BSC President, Dr. Richard Carvajal presents Instructor David Sellers with a plaque in recognition of his 30 years of service at Bainbridge State College.
After 30 years of dedicated service, David Sellers, the Instructor of Industrial Maintenance Technology has retired.
On August 1, 1985, Sellers joined Bainbridge Junior College.
“I have enjoyed working here for the past 30 years,” said Sellers. “The work itself has been a pleasure.”
He remembered some of his favorite memories while at the College.
He said, “Without a doubt, my favorite memory is my close relationship and association with my colleagues, especially the other technical instructors. During most of my time here, Don Huskey, Bill Story, Jerry McNease and myself cooked lunch and ate together at least once a week. We’d have deer, wild turkey, fish, and just about anything else that runs, flies or swims in Decatur County. I never remember having a cross word with any of them and we remain good friends since they moved on.”
While at Bainbridge State, Sellers has served on many hiring committees and developed curriculum for various programs—but his primary position was as the Instructor of Industrial Maintenance Technology.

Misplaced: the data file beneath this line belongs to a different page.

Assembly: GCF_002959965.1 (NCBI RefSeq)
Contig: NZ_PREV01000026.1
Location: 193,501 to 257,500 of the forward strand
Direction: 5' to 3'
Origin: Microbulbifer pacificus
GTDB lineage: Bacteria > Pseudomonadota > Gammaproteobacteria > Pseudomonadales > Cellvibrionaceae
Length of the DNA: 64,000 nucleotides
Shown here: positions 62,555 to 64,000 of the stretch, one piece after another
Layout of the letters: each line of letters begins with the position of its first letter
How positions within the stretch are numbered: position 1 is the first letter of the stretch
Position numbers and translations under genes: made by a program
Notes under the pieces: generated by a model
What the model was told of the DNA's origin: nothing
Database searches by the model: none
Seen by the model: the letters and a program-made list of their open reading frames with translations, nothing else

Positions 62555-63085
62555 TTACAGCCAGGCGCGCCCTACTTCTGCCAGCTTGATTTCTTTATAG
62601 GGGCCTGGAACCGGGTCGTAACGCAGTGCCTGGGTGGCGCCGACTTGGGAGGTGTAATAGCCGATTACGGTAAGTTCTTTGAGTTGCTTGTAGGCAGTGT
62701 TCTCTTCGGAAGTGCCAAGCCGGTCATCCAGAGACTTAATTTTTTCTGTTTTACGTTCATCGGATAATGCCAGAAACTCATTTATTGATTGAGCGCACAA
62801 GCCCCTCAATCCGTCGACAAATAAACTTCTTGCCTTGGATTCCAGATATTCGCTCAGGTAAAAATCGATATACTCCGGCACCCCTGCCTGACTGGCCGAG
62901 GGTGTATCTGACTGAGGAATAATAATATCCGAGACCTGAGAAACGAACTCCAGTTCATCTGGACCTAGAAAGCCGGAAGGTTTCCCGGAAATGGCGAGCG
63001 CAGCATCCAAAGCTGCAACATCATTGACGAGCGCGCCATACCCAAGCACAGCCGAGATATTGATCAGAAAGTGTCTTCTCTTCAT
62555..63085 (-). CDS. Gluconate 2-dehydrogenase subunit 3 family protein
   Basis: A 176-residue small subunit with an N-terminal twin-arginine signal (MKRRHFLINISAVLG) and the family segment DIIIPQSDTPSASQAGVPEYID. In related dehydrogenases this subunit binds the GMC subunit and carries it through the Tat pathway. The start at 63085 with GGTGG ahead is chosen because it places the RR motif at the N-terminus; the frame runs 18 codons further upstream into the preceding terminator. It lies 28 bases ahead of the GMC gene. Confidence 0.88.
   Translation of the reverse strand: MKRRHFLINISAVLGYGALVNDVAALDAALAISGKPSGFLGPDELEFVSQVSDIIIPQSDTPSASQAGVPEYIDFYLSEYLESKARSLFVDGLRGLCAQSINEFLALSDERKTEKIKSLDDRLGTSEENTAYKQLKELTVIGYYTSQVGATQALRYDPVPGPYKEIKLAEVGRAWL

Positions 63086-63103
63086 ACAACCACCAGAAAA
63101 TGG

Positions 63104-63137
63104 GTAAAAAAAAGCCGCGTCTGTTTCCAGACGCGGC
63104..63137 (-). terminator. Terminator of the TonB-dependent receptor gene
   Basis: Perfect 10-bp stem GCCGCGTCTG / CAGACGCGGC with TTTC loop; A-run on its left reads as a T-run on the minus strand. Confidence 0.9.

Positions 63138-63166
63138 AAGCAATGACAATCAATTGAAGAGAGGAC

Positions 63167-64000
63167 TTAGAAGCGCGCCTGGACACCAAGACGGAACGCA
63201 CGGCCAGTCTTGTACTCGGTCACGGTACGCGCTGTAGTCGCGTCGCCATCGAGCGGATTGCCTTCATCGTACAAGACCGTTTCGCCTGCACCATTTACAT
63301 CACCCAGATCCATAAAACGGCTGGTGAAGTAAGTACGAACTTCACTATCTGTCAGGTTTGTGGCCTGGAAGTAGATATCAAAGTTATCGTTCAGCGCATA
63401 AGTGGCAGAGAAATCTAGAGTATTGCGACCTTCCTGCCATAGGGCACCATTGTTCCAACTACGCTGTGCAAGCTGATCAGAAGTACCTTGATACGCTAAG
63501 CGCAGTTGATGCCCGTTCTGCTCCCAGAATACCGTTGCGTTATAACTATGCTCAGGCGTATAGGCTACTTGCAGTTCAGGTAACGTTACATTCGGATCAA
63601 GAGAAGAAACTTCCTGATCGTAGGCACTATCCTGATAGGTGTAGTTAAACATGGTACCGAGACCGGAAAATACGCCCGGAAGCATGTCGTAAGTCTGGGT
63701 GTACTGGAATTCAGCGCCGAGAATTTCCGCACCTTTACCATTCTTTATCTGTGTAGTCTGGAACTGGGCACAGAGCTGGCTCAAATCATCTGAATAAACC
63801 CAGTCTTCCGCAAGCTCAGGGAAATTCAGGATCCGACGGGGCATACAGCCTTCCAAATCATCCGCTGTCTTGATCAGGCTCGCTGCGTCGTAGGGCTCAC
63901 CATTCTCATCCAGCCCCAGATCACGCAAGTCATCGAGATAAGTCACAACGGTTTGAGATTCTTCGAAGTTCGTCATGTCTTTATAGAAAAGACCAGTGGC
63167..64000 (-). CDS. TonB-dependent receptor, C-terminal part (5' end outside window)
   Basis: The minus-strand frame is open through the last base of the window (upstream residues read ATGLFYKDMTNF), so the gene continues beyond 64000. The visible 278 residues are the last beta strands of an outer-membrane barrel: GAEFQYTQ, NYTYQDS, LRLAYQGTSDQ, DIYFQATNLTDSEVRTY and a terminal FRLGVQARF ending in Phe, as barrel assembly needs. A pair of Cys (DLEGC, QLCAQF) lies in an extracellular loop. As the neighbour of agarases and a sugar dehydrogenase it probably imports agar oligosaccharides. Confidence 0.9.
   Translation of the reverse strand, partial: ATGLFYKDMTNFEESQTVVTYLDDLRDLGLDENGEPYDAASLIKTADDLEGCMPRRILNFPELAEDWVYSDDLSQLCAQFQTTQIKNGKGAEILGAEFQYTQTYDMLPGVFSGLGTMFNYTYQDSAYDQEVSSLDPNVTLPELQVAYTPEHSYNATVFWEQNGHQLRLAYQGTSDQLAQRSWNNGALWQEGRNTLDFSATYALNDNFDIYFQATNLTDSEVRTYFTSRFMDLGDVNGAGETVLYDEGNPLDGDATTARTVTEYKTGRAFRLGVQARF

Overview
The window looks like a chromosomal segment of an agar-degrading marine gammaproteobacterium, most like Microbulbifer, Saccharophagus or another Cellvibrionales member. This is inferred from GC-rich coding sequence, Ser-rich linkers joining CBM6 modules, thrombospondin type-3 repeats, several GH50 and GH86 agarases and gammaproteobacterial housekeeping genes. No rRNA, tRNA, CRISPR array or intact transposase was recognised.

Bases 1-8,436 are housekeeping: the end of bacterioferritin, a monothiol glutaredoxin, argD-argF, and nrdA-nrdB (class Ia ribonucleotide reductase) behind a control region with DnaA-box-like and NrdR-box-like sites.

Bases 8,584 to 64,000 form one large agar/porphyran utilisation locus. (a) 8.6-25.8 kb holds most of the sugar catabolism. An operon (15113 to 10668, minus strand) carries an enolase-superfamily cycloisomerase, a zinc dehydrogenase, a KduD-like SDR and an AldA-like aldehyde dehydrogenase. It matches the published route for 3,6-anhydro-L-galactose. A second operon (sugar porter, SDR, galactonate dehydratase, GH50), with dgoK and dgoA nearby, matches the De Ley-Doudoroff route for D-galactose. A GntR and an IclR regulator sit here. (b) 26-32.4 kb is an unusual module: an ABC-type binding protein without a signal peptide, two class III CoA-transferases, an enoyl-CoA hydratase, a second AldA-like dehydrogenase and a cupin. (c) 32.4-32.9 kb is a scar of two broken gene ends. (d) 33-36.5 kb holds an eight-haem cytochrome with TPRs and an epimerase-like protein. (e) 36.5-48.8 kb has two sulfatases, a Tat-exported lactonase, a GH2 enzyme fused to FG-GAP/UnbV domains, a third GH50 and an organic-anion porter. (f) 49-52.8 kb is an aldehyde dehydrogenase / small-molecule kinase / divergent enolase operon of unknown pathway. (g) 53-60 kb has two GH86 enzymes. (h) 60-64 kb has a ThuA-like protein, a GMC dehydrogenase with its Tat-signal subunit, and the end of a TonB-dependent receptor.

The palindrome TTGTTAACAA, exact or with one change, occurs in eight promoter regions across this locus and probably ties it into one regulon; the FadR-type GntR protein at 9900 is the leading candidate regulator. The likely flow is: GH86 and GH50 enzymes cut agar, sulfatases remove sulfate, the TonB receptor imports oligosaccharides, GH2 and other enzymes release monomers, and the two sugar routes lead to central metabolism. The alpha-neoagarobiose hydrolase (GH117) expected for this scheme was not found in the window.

Exactly 30 years after his first day, he retired. His official last day was August 1. The Bainbridge State College staff and faculty gathered to wish Sellers well in his retirement.
Dr. Richard Carvajal, BSC President, presented him with a plaque in recognition of his 30 years of dedicated service.
“When people think about someone who has been at any organization for a long time there’s a natural perception that the quality may go down, but in David’s case, he is the classic example of why that perception is such a fallacy,” said Carvajal. “Every time I think about the work David has done here, it screams quality.
The quality of the product David produces for his students and the quality of student he produces is outstanding. He’s always worked hard to keep his program up-to-date. It’s such a pleasure when we have someone like David—someone who doesn’t know how to do a bad job. Since I’ve known him, he has always cared about what he did and the students—and it really showed in the quality of work produced.”
While at BSC, Sellers has learned the power of words and encouragement as a result of his job position.
He said, “I learned never to underestimate the impact that a word or two of praise, encouragement and advice can have on people that you cross paths with every day. Take a minute to show attention because you never know if you will have that opportunity with that person again.”
Now that Sellers has retired, he plans to take some leisure time.